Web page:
Sky and TalkTalk call for BT and Openreach split

Sky and TalkTalk have called on the regulator, Ofcom, to split BT and Openreach as part of its first digital telecoms review in a decade.

Openreach was created in 2005 as a division of BT that connects local loop - copper and now fibre - services for all competing operators equally. But rivals have complained that as a unit of BT there is an in-built bias.

TalkTalk’s CEO Dido Harding claimed a fully independent Openreach would be incentivised to maximise coverage and improve quality of service for customers. “It would end BT’s ability to erode competition, stimulating innovation, consumer choice and lower prices,” she said. 

Sky’s CEO Jeremy Darroch said the structural separation of Openreach is “at the heart of creating a sustainable industry; one that provides the capacity and incentive to invest whilst also harnessing the power of multiple competing retailers to drive higher take up and lower prices for customers."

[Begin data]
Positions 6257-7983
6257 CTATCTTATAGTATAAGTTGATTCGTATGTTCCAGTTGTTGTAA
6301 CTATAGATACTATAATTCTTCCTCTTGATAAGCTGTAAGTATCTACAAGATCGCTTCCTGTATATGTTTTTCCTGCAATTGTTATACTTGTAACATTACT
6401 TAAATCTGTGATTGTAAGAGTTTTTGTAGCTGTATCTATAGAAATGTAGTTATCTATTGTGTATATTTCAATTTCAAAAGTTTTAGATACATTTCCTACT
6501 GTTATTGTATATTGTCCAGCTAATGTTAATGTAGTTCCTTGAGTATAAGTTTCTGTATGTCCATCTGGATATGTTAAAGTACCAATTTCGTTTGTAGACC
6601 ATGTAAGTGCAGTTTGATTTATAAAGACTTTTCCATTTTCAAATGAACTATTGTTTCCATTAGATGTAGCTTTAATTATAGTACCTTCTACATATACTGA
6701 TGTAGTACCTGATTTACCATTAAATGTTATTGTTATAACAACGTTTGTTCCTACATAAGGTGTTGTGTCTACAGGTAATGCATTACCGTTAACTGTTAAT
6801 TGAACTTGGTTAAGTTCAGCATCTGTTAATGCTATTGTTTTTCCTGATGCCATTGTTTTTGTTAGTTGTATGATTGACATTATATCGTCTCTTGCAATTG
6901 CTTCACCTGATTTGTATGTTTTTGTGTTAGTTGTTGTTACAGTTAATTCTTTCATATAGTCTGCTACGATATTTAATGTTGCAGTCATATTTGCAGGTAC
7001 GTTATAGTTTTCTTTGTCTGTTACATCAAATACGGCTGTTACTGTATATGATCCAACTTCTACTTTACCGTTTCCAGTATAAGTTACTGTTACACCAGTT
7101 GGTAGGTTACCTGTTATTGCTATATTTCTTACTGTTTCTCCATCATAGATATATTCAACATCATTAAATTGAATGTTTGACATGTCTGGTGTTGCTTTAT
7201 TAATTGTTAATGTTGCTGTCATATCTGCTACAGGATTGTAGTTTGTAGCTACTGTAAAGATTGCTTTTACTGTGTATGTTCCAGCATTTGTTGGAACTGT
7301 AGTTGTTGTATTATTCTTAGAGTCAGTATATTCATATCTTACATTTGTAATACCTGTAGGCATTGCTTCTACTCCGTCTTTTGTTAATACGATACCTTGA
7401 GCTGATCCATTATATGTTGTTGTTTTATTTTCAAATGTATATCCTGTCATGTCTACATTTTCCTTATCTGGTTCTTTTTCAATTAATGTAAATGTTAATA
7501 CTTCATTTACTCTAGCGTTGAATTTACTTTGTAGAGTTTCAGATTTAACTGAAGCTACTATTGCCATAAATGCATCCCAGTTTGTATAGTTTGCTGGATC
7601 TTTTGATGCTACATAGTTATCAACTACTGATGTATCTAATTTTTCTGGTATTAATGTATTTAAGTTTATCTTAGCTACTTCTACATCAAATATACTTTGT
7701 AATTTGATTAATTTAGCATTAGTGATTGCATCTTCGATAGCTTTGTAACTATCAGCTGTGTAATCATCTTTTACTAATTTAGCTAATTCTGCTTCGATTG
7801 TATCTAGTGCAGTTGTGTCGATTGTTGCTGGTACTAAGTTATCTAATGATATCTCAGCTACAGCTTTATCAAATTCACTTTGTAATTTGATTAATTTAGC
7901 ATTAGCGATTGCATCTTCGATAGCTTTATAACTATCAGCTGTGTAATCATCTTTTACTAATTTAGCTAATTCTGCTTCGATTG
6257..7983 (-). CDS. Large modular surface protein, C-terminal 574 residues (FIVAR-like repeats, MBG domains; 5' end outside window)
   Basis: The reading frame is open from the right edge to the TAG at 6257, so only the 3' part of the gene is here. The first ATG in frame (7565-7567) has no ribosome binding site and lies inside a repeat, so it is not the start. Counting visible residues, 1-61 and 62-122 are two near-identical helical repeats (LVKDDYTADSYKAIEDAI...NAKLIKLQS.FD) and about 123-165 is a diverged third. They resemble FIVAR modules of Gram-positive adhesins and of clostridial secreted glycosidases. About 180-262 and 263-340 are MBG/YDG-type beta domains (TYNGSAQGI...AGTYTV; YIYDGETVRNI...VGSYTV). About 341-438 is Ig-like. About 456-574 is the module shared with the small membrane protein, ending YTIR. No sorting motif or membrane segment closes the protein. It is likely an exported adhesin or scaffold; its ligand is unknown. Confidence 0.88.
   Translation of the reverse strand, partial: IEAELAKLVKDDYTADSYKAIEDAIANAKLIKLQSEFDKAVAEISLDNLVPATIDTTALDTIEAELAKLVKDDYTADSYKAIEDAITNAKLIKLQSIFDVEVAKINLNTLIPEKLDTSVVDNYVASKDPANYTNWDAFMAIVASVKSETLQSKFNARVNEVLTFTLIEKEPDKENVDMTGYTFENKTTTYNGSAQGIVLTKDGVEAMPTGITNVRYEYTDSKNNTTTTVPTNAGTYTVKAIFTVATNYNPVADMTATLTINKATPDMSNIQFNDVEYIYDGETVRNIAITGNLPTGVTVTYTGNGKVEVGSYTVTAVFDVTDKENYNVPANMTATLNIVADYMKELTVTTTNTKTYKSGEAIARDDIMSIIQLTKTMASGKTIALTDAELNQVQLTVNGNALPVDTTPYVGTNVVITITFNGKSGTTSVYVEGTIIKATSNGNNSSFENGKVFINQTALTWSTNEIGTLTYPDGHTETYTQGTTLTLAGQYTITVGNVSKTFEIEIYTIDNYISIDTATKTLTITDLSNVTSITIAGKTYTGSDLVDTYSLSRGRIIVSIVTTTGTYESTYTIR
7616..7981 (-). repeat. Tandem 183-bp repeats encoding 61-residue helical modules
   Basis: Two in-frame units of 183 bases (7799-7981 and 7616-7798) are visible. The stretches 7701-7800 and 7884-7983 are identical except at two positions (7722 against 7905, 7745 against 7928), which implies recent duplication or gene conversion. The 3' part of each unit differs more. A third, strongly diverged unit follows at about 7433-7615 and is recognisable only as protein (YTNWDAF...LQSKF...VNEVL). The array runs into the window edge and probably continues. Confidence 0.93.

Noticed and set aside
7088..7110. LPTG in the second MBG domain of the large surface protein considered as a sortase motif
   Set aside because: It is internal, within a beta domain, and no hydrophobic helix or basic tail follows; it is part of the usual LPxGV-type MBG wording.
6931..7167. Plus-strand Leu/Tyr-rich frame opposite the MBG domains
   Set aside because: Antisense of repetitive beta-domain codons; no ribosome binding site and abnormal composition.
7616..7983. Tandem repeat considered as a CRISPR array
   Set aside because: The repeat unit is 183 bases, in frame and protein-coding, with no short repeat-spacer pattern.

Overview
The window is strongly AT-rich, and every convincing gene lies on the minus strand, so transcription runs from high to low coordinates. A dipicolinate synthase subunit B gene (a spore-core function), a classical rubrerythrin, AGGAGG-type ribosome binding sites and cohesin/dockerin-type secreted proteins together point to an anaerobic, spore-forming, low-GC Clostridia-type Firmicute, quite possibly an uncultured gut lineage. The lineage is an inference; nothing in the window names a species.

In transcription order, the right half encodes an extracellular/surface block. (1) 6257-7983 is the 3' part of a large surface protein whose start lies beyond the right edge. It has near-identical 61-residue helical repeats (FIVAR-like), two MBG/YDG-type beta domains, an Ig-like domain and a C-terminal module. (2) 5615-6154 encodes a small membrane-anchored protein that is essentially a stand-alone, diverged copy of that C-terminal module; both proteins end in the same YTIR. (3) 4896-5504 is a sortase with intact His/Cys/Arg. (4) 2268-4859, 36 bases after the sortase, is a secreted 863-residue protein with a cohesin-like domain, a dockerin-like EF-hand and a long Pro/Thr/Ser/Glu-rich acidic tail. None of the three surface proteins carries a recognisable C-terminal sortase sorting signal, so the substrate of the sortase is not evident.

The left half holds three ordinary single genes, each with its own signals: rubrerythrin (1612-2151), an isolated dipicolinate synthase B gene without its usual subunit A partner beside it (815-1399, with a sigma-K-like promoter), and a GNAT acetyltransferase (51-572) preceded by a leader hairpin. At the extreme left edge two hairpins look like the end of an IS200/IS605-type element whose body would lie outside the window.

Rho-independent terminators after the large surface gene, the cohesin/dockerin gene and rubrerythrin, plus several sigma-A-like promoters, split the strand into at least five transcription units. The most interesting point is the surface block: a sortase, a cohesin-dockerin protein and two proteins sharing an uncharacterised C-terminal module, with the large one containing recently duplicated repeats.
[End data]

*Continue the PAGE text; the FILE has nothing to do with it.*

BT’s rivals have increased their calls for the break-up since the company announced its planned acquisition of EE in December last year, arguing that its ownership of Openreach would stifle competition in the country. 

In response, BT said there was no case for the structural separation, with the UK leading the EU's five biggest economies for superfast broadband. "The current Openreach model has served the UK very well resulting in high levels of investment, intense retail competition, very high levels of coverage and take up and low prices," it said. 

Ofcom said the latest review would examine a range of issues, including ensuring the right incentives for private-sector investment, maintaining strong competition and identifying the scope for deregulation in some areas.